As for “not my copyright”? No paper trail means no proof that the near-casting agreement ever existed. (Probably why I was angling so hard for a contract–besides the fact that I [naively] thought back then that contracts can hold people to their word.) Which means Disney would happily take me down for copyright violations. And if I go down, I’ll take President Grape’s smirking ass with me.
P.S.: You’re well aware that the books in question would essentially be fanfiction, right? They’d be books that tied into my debut novel, which is based on a tenuous agreement I had with Marvel pre-Disney. If I go down for copyright violations, everyone associated the least little bit with me goes down with me. I’d like to see you smirk your way out of it in front of Disney’s attorneys, but I imagine they wouldn’t allow me access to a television while in jail.
In the words of Katniss, if we burn, you burn with us.
Belated P.S.: as I was emptying my email trash, I discovered a quick note back: "Copyright isn't what you think it is–duplicate titles are allowed. Maybe you're thinking of trademarks?" Maybe you're so fucking dense that you missed "not even my copyright" and "I'm going to enjoy watching you squirm when Disney fries your ass alongside mine."
or: How My Decision was Made for Me
When I'm debating whether to get rid of a potential book (or two), I generally like to make the decision for myself. But sometimes things get so out of hand that you have no choice but to let it go.
There are quite a few book cataloging sites out there, with Goodreads probably being the most famous. One I haven't heard of until a few months ago (I'm going to call it "Grape" out of laziness) when someone on one of the Not Always sites told me about it. (I wish I could remember who it was, because it probably would've saved a lot of the drama I'm about to share!) It seemed pretty easy to join Grape and get my stuff listed, so I did, and was loosely involved in the site until yesterday.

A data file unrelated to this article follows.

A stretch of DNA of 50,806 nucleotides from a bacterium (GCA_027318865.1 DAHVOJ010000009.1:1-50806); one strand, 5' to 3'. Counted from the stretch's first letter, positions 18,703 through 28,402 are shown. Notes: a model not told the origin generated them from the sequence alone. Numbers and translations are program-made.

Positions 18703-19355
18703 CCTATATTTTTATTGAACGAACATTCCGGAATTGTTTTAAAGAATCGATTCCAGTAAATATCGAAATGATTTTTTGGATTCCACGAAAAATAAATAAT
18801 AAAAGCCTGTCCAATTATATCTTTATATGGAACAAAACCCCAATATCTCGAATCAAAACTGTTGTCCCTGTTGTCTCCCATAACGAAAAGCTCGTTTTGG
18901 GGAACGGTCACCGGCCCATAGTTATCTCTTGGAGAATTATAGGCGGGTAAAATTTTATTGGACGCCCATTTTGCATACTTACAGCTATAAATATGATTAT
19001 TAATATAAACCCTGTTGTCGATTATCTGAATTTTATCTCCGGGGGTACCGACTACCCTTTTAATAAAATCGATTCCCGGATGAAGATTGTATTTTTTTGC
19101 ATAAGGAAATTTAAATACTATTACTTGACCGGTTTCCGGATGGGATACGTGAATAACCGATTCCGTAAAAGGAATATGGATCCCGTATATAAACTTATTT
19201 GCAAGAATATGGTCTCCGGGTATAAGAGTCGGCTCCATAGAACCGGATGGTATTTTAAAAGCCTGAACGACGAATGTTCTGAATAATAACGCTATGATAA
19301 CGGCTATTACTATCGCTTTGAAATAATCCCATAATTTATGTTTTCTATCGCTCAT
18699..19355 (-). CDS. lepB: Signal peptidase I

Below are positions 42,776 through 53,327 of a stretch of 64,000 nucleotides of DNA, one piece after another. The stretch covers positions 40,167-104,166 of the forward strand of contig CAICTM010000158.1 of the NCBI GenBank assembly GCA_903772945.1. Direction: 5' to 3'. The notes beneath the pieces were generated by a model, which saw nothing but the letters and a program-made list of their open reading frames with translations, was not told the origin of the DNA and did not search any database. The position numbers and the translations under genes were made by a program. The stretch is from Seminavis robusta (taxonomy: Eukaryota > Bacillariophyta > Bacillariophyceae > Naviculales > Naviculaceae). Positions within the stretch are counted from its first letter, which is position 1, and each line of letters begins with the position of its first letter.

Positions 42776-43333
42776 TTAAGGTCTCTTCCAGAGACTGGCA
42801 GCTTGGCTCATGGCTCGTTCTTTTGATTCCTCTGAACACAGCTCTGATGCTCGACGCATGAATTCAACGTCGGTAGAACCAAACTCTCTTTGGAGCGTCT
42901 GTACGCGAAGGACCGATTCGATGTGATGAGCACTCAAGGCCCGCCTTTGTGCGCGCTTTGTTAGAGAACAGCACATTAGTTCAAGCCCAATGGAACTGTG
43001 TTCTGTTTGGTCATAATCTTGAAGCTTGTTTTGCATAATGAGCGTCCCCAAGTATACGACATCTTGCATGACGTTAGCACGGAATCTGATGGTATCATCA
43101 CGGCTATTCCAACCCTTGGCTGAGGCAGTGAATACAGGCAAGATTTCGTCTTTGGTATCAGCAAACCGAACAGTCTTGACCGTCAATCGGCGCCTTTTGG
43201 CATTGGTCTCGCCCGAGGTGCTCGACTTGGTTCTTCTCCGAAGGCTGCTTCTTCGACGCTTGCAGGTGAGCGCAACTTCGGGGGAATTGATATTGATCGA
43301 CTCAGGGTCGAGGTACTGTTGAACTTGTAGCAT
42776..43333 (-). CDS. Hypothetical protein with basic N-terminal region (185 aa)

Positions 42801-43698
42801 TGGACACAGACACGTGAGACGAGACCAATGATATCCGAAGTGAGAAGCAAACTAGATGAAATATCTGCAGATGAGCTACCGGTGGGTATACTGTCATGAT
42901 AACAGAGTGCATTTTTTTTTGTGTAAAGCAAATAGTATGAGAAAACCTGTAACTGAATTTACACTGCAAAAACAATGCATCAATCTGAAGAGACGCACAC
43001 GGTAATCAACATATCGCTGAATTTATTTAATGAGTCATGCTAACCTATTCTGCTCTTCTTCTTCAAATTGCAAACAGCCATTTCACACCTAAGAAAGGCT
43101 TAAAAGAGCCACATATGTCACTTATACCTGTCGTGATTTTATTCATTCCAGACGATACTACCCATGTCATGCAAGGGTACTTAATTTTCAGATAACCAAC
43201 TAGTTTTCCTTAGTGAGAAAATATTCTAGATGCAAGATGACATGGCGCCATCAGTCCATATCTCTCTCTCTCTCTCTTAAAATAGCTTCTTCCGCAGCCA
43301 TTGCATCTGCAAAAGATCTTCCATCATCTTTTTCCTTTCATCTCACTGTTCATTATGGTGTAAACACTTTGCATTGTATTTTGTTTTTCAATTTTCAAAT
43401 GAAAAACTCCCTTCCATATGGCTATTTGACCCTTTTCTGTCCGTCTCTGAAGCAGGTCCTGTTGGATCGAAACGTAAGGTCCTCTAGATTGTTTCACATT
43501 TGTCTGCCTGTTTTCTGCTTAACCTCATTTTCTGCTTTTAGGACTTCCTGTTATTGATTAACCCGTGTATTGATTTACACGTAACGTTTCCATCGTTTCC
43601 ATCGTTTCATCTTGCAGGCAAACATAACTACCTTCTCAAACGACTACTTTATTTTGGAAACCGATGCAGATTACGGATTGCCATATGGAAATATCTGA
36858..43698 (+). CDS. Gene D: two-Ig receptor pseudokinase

When this person (let's call her "Amanda") found out about my work, she (helpfully) made a page for my debut novel, then made pages for two books I hadn't written yet–Emmeline and Elizabeth.
It didn't bother me at first. There was always the chance I'd write them myself, or pay for a ghostwriter to do them as I mentioned in Prequels, Sequels and Problems.
But the more I thought about it, the more I realized it wasn't a good idea. It's one thing to make pages for books I'm fairly certain I'll write (Dark and Dirty Games is an excellent example); it's another to make pages for books that I've publicly stated are low on my priority list, as it's not likely they'll ever be written.
After poking around in Grape's FAQ section and its help pages, I decided to ask for help in the forums.
To summarize the responses, the pages can't be deleted, and it's not permissible to ask Amanda to delete them, either.1
"But it's my work and my intellectual property! I'm the one that has control over it, not Amanda!"
"It doesn't matter if they're your books," the users argued. "Amanda posted the pages, they're her work, you have no rights to them and no right to contact her and ask her to remove them." (One user said that Grape isn't a bibliography, it's a catalog of books belonging to people on the site. But that makes no sense, because how can you claim to own a book that's never been written?)2